Cooking

From toddlers to teens: one autumnal bean stew for the whole family

18th October 2018

With young kids and fussy eaters in tow, it can often feel an impossible task to feed the whole family the same meal. Food stylist, cookbook author and mother, Georgina Hayden, shares how she does it with this family recipe for bean stew.

bean stew recipe

Hands up, who’s favourite month is October? There is nothing I don’t love about this gateway month (I’m a walking cliché I know). As I am writing this I am still wearing Birkenstocks (just), but know that by this evening I’ll be in slippers. That is my wardrobe dream. The colours and changing leaves make me smile from ear to ear and – the big one – the food. For me, it’s the pinnacle time for produce.

Pumpkins, squash, orchard fruits, figs (my favourite), chard, sweetcorn… I love it all. Also, I’m finding it easier to prepare food for the family than I did during the summer. That’s when I’d cook fresher foods, which meant less prepping ahead and more cooking in situ. With winter approaching, we all want hearty, warming dishes and it means I’m able to batch-cook and stockpile, which I love. Three days ago, I chopped up pumpkin, lightly spiced it and roasted it. We ate it as part of a warm salad. I then blitzed the rest into a soup for the second day. Today, I’ve pimped that soup with Thai-inspired ingredients and added noodles, coconut and lime. All things which Persephone can enjoy, too. This is my favourite way to cook.

Something that has become apparent when feeding Persephone is how much she loves beans and pulses, which really suits these colder days. And as much as I love those famous tomatoey beans in a can eaten on toast (you know what I’m on about), I don’t want to introduce them to her just yet. At the end of the day, they are laced with sugar and salt. Which is exactly why I’m excited to share the recipe below with you. It is vegan, but it can be embellished as you wish. Add seasonal veg, such as pumpkin or chard, or squeeze in a little sausage meat when frying the base. It’s fabulous.

Interestingly, Persephone loves meat (we aren’t a very carnivorous household), but I’m conscious not to give her too much processed meat. Still, I was over the moon to discover there are kid-friendly, low-salt sausages on the Farmdrop shop. They aren’t an everyday staple for us but it is wonderful to be able to give them to her every so often and rest assured that they aren’t filled with tonnes of added salt or any other rubbish.

The beauty of serving these cowboy beans is that they can be taken a variety of ways. Make a huge batch and serve it straight up like a stew. Then the next day, serve leftovers on a bed of rice with grated Cheddar, just like a chilli. Or you could reduce it down over a medium heat and use it to fill tortillas, along with chopped avocado and a little yoghurt. It also works well for very little ones in the form of a purée (see cooking instructions below). A proper one pot family meal.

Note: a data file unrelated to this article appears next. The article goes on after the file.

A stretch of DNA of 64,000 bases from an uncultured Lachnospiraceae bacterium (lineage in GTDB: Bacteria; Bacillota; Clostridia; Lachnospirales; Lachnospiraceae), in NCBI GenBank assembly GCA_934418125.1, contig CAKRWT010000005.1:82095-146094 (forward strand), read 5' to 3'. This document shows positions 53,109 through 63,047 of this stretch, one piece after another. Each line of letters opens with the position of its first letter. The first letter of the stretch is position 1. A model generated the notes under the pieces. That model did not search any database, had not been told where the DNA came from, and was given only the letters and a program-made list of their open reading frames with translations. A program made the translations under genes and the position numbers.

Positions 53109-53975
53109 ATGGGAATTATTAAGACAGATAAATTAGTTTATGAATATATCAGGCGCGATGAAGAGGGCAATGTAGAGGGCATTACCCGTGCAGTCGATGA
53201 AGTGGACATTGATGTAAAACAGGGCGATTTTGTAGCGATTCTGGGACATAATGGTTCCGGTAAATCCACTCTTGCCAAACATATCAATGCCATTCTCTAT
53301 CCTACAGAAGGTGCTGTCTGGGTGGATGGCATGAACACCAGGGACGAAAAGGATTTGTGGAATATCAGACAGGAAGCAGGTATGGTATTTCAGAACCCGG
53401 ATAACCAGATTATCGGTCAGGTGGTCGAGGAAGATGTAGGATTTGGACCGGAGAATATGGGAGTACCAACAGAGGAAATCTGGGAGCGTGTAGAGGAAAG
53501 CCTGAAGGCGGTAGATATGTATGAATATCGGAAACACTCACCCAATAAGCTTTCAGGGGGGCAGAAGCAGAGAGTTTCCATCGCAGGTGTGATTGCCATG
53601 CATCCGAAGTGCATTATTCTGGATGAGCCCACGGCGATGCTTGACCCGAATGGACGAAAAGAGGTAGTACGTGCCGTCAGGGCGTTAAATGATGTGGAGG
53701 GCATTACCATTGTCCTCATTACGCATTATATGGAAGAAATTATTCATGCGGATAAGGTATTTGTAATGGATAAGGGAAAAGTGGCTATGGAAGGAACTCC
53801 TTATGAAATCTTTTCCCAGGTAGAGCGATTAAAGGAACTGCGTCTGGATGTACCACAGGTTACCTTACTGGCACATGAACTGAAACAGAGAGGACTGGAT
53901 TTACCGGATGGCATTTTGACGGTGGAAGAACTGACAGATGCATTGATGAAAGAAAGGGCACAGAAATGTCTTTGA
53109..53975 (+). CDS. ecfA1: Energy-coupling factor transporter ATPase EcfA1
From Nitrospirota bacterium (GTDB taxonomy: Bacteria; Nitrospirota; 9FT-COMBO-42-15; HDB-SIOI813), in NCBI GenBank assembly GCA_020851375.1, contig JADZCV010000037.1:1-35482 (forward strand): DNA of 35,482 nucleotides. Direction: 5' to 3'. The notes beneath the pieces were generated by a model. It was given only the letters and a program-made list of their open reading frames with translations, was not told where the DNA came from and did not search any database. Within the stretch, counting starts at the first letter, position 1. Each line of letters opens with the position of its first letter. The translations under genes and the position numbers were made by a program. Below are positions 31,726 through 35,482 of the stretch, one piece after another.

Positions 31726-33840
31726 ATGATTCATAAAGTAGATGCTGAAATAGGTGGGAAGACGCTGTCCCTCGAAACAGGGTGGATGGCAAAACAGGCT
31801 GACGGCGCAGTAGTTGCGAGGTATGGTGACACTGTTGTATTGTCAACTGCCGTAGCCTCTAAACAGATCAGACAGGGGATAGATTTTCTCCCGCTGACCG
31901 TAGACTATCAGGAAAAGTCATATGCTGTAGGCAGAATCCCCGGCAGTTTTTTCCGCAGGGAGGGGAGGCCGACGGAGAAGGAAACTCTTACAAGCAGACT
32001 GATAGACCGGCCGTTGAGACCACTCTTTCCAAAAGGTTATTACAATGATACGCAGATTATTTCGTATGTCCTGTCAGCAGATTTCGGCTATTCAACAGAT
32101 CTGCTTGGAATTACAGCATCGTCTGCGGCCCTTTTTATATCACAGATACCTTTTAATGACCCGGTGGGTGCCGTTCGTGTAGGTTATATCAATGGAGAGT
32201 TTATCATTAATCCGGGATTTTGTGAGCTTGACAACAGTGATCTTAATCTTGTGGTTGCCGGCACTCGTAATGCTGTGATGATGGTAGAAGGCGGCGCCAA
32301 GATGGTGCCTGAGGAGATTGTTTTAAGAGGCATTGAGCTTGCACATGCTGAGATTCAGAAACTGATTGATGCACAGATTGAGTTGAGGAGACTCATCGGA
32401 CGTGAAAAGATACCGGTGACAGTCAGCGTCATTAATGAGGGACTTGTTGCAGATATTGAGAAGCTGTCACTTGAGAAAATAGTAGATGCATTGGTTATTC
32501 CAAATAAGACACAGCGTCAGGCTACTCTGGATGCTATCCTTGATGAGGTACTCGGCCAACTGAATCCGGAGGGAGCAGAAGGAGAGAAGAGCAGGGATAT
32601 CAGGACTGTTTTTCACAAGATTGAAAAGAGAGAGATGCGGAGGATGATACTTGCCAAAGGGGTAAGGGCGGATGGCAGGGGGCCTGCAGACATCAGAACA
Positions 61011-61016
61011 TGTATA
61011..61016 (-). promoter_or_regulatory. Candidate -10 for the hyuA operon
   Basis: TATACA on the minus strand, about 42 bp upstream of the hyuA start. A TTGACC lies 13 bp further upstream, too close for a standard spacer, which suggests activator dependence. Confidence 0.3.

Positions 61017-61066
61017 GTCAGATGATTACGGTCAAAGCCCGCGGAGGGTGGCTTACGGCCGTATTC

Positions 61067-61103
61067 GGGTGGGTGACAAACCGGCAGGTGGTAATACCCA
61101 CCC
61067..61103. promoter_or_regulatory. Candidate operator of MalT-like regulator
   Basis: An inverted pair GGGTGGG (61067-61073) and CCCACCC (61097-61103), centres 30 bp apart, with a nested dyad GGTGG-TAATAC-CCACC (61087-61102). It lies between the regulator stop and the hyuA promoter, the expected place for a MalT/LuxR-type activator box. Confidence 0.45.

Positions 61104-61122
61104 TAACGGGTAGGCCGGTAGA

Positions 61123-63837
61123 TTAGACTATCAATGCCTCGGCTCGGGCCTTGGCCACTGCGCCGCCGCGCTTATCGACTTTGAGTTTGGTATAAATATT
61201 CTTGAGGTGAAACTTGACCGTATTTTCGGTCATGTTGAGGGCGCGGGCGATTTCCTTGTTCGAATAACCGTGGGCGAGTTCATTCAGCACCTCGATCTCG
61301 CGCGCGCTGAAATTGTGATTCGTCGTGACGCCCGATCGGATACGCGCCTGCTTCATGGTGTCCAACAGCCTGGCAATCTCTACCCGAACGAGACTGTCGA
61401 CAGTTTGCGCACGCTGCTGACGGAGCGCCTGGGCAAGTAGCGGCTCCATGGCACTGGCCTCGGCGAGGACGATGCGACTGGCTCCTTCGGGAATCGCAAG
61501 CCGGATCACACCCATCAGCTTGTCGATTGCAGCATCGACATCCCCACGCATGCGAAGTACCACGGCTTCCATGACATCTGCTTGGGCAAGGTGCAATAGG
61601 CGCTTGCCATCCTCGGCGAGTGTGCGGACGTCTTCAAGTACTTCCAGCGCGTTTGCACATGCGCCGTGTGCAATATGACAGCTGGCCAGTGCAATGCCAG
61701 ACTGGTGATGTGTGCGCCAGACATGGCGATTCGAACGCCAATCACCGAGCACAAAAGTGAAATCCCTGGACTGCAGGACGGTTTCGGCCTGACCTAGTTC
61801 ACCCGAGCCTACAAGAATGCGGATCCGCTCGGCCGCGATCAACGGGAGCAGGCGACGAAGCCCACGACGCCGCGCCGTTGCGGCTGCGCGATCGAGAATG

Slow-cooked cowboy bean stew

kids bean stew

I’ve included instructions to add sausage in the base for those who want to give it a try, but if you want to make it straight-up just leave that step out and go straight to sautéing the veg. You could also try adding seasonal greens for the last 20 minutes of cooking. Or stir in chunks of roasted pumpkin or squash. For a small baby, blitz the beans at an equal ratio of beans to cooked rice, with enough cooled boiled water to your desired consistency.

Serves: 2 adults, plus 2 to 4 children

– 2 onions
– 2 carrots
– 2 sticks of celery
– olive oil
– optional: 4 low-sodium pork sausages
– ½ teaspoon sweet smoked paprika
– ½ teaspoon allspice
– 1 heaped tablespoon tomato purée
– 1 x 400g tin of plum tomatoes
– 2 x 400g tins of beans (such as cannellini beans, kidney beans, chickpeas, black beans)
– 300ml low-sodium vegetable stock
– Cheddar cheese, to serve

1. Preheat your oven to 160ºC. Peel and finely chop the onions and carrots. Trim and finely chop the celery.

2. Place a large saucepan or casserole pan on a medium heat and drizzle in a little olive oil. If using sausages, squeeze the meat out of its skin and fry it for 5 to 8 minutes, breaking it up as you go, until browned.

3. Add the chopped veg to the pan, lower the heat and slowly sauté for 10 minutes, until everything has begun to soften. Stir in the paprika and allspice, then after a minute stir in the tomato purée. Fry for a couple of minutes, then add the tinned tomatoes, beans in their juices and the vegetable stock.

4. Bring everything to the boil, then cover with a lid and pop in the oven for 1 hour, or until rich and thick, removing the lid for the last 10 minutes. Alternatively you can do this on the hob on a low heat, but I love cooking stews in the oven as I think it gives it a deeper flavour. 

5. Serve over cooked rice with a grating of Cheddar on top, if you like. 

For these ingredients and all the family food you need, from Organic baby food and formula to kids snacks, nappies and much more, head to the Baby & Kids section on Farmdrop.com.

For more meal ideas to feed the whole family, check out Georgina Hayden’s recipes for Thai fish curry, breakfast cauliflower cheese fritters and roasted sweet potato and charred corn salad. Check out these time-saving tips to ace slow-cooker recipes.

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